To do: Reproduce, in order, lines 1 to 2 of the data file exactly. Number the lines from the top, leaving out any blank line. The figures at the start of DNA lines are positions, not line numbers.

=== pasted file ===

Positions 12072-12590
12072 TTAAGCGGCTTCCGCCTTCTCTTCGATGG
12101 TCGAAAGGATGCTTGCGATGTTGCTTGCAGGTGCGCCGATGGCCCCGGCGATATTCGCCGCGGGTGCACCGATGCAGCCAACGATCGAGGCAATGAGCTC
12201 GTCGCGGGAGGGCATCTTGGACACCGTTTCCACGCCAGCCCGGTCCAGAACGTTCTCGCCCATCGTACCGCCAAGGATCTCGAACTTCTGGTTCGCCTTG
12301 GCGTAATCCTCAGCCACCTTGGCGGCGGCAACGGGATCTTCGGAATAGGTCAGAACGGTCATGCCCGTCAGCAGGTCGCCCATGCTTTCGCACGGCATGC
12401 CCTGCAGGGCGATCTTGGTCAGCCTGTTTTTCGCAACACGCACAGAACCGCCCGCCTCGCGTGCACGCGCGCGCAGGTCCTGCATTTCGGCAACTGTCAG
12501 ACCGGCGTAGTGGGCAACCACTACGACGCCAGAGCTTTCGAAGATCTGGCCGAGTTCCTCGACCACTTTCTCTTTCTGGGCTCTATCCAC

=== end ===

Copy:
Positions 12072-12590
12072 TTAAGCGGCTTCCGCCTTCTCTTCGATGG